Making an immigration appeal is a serious step that should not be taken lightly. This guide will help you understand the process and what to expect, as well as explain what your immigration attorney will do for you from start to finish.

Immigration Appeals: The Basics

An immigration appeal is when you ask a higher authority to look at a decision made about your immigration status that you don’t agree with. These requests usually go through U.S. Citizenship and Immigration Services (USCIS) or the Board of Immigration Appeals (BIA). Both USCIS and the BIA have jurisdiction over immigration cases, but each has jurisdiction over different types.

Immigration Appeals Through the Administrative Appeals Office of USCIS

The Administrative Appeals Office (AAO) is part of USCIS and has the job of reviewing certain immigration decisions made by USCIS officers. You can’t appeal every USCIS decision to the AAO, but you may be able to if you’ve been denied:

  • An immigrant visa
  • A nonimmigrant visa
  • Adjustment of status to permanent resident
  • Cancellation of removal for certain permanent residents or nonpermanent residents
  • A grant of asylum or refugee status
  • An application for naturalization
  • Certain other benefits

You can’t appeal a USCIS decision to the AAO if you’ve been denied:

  • Voluntary departure
  • Withdrawal of your application
  • A motion to reopen or reconsider (except in limited circumstances)
  • An order of removal issued by an immigration judge
  • A decision made by the BIA

To appeal a USCIS decision to the AAO, you must file what’s called a Notice of Appeal or a Motion to Reconsider with the office that made the original decision. You must do this within 30 days of the date you received the decision. If you file a Notice of Appeal, USCIS will send your case to the AAO. If you file a Motion to Reconsider, USCIS will review your case itself. Either way, an immigration officer who didn’t work on your original case will review your appeal.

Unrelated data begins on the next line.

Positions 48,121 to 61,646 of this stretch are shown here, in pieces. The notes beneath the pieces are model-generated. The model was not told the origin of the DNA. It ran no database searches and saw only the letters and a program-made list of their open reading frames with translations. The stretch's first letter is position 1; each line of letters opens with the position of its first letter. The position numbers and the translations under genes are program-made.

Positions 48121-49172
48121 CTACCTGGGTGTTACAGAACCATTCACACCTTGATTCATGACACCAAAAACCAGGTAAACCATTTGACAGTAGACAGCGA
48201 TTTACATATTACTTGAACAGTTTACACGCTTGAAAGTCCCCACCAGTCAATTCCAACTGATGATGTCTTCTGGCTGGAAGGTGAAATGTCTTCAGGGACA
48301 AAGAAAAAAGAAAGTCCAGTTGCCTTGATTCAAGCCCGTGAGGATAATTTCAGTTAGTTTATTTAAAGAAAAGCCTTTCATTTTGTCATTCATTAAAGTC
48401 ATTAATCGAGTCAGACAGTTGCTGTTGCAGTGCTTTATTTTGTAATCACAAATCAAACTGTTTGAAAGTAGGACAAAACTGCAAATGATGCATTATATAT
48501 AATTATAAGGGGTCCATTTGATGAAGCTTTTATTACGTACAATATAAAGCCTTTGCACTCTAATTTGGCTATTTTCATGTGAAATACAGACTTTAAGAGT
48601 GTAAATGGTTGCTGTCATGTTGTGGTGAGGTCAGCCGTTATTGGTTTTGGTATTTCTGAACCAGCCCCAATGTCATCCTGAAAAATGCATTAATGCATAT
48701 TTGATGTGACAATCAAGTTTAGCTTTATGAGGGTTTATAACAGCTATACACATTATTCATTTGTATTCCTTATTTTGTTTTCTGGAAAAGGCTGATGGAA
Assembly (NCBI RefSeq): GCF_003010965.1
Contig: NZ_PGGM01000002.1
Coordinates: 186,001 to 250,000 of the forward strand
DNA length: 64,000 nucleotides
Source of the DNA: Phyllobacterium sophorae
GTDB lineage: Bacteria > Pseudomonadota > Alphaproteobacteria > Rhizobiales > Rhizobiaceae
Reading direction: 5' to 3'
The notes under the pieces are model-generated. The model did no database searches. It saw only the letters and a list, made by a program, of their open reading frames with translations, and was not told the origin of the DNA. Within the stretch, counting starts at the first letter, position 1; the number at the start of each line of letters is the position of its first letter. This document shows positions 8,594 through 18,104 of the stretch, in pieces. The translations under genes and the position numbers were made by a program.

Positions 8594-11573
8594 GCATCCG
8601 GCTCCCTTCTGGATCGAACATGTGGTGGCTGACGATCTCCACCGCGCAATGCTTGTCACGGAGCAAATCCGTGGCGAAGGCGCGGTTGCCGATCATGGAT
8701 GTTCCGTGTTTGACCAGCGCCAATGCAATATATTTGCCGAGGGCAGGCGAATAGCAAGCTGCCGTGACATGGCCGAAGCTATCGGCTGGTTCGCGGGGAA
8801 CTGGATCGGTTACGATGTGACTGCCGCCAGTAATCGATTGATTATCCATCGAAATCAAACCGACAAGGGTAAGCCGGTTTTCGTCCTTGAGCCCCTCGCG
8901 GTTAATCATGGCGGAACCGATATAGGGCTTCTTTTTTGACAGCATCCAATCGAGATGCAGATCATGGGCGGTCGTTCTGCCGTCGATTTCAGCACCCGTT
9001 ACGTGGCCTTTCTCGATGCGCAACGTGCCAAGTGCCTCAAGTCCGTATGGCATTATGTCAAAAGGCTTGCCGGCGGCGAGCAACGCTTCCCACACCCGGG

For most people, the best option is to work with an immigration attorney. That’s because these time-sensitive appeals are very important – and one mistake could cost you your chance to get the decision changed.

Get The Legal
Help You Deserve!

Call Us Today!

(505) 407-0066

Immigration Services

When you have immigration questions, you need a legal team you can count on.

What Happens After You File an Appeal to the AAO?

Immigration Appeal ServicesAfter you file your Notice of Appeal or Motion to Reconsider, USCIS will send you a notice telling you that it received your request and what will happen next. If you filed a Notice of Appeal, the AAO will review your case and issue a decision. This can take several months.

If USCIS denies your Motion to Reconsider, you can file an appeal with the AAO. But if USCIS granted your Motion to Reconsider, it will send you a new decision. If you’re still not happy with that decision, you can file another Motion to Reconsider or an appeal with the AAO.

Immigration Appeals Through the BIA

The BIA is part of the U.S. Department of Justice and is the highest administrative body for interpreting and applying immigration laws. The BIA hears appeals from immigration judges and USCIS.

You can’t appeal a USCIS decision to the BIA if you’ve been denied:

  • An immigrant visa
  • A nonimmigrant visa
  • Adjustment of status to permanent resident
  • Cancellation of removal for certain permanent residents or nonpermanent residents
  • A grant of asylum or refugee status
  • An application for naturalization
  • Certain other benefits

If a BIA appeal is necessary in your case, your attorney will fill out and file the appropriate paperwork.

Can You Appeal Removal Over Criminal Convictions?

If you’ve been ordered removed from the United States based on a criminal conviction, you might be able to appeal that decision. But you’ll need to file your appeal with a federal court instead of with USCIS or the BIA.

You can’t appeal a removal order if you’ve been convicted of an aggravated felony. This is a felony crime that’s been specifically designated as an aggravated felony by immigration law. If you’re not sure whether your conviction is an aggravated felony, you should talk to an immigration attorney.